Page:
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A father starts 'The Kindness Challenge' to honor his late son's compassion

spirit of humanity

Dennis Vassallo launched a Facebook page to share stories of kindness and urge people to do good deeds. Some say the page, which has attracted 44,000-plus followers, has inspired them to spend more time helping others.

People walk past a "Practice Random Acts of Kindness" sign in New York's Times Square, Feb. 19.
Carlo Allegri/Reuters
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  • Bruce Shipkowski
    Associated Press

ā€”A New Jersey father mourning the suicide of his son figured a few dozen family friends might join the page he launched on Facebook, his attempt to share stories of kindness and to urge people to do good deeds without expecting anything in return.

Less than a month later, in mid-February, Dennis Vassallo's "The Kindness Challenge" page had more than 44,000 followers. Dozens of posts each day share stories of kindness, including heartwarming photos, words of thanks to doctors from cancer patients, and motivational messages.

The page has become an oasis amid the division, rancor and anger online ā€“ a big virtual hug.

"Never in a million years would I have expected such a response, but it seems to have people thinking about what we were all taught as kids: to be good to people and help them," said Vassallo, of Holmdel, N.J.

Vassallo created the page to honor what he called his late son Dylan's selflessness and volunteering for charitable causes. Group members have taken his efforts to heart, saying the page has inspired them to give more of their time to helping others. Among them:

  • A woman who has started, with her children, to paint happy designs or kind sayings on rocks they find. They then leave the rocks around their town for others to find, hoping the creations will make them smile and spread the love.
  • A woman who was inspired by messages about compassion to comfort a crying teenage driver who had been involved in a fender-bender.
  • An older man who had tried to pay some teens for doing some yard work he could no longer handle. They refused, saying they just wanted to help him. After seeing a few postings about people making charitable donations, he realized he could do the same with the money he was going to give the teens.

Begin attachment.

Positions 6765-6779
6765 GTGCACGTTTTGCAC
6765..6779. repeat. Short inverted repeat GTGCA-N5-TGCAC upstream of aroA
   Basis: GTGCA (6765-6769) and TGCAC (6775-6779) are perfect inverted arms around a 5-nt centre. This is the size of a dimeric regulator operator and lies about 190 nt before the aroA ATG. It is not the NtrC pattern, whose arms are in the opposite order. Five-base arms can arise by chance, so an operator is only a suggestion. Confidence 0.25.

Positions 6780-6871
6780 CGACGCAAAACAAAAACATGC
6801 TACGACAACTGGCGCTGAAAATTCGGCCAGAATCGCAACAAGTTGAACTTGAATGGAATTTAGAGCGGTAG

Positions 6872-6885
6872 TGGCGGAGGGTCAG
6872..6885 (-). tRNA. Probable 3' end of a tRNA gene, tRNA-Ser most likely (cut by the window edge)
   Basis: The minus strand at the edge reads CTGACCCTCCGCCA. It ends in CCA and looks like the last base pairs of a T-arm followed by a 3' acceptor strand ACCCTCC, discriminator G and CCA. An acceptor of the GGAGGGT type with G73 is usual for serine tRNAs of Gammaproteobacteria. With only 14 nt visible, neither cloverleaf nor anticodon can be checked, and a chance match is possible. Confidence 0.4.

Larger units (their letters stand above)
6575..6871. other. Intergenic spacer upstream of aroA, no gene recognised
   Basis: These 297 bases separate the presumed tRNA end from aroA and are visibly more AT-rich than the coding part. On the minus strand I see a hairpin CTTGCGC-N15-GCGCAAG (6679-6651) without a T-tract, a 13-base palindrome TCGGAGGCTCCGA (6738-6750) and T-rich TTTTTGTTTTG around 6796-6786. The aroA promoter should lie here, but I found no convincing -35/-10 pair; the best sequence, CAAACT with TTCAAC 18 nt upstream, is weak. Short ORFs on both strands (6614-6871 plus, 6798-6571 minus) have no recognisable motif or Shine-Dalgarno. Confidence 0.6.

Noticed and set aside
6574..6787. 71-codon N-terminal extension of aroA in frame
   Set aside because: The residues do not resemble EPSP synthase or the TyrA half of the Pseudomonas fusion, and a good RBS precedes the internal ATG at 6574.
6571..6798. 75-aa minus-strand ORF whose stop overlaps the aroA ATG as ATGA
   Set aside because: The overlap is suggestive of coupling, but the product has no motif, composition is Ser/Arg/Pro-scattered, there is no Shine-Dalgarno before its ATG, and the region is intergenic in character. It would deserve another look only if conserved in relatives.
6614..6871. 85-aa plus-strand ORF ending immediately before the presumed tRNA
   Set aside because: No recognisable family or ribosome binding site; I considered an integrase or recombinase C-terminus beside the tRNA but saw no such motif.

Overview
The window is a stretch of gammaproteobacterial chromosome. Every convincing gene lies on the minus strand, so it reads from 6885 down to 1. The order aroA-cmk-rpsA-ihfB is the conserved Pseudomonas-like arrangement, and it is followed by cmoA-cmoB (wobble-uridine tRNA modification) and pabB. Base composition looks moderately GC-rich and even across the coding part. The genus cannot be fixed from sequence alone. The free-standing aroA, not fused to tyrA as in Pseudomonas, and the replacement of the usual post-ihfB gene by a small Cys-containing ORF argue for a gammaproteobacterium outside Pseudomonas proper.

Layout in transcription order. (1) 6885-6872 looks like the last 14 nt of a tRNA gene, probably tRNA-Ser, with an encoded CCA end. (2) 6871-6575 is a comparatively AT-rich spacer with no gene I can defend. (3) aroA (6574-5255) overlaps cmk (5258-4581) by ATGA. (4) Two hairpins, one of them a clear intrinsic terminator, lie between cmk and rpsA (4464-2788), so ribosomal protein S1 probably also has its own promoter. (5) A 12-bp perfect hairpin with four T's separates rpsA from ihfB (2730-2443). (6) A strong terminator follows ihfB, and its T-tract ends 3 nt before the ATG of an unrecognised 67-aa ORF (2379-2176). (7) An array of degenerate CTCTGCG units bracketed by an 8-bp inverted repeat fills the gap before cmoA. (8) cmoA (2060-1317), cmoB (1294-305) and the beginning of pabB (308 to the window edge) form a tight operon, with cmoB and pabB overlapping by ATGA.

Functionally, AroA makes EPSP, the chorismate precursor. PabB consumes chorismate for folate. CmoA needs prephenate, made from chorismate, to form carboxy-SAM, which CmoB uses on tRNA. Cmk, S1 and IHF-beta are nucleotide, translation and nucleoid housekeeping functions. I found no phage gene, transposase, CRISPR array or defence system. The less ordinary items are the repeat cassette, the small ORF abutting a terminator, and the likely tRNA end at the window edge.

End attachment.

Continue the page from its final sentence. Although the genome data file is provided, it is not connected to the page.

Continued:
Dylan was an altar boy at St. Benedict's Catholic Church of Holmdel and volunteered at organizations including Students Helping Honduras, where participants help build schools, homes and other projects. He served at a local food pantry, at a school for special-needs students and with many groups related to his school. He also was a military buff who was applying to the Naval Academy.

He was 17 when he killed himself in August 2015.

Vassallo notes on the page that its sole purpose is "to share kindness only. Free of charge." Members cannot use it as a political soapbox or to try to sell something, offer services or promote charities. The page is monitored for "trolling," and members are encouraged to report any problematic posts.

"The Kindness Challenge offers a haven of positive space for remembering the best of human nature," said Krystine Batcho, a psychology professor at Le Moyne College in Syracuse, N.Y. "We hope that engaging in these acts of kindness can be one small step in energizing a revival of the type of world we want to live in."

Group members say the page provides a refuge from the negative political commentary online and other vitriol, while reminding them to focus on life's truly important matters.

"It is such a paradigm shift from all of the dreary political rhetoric and scary news stories," said Amanda Blake, of Kasilof, Alaska. "I feel inspired and alive with hope."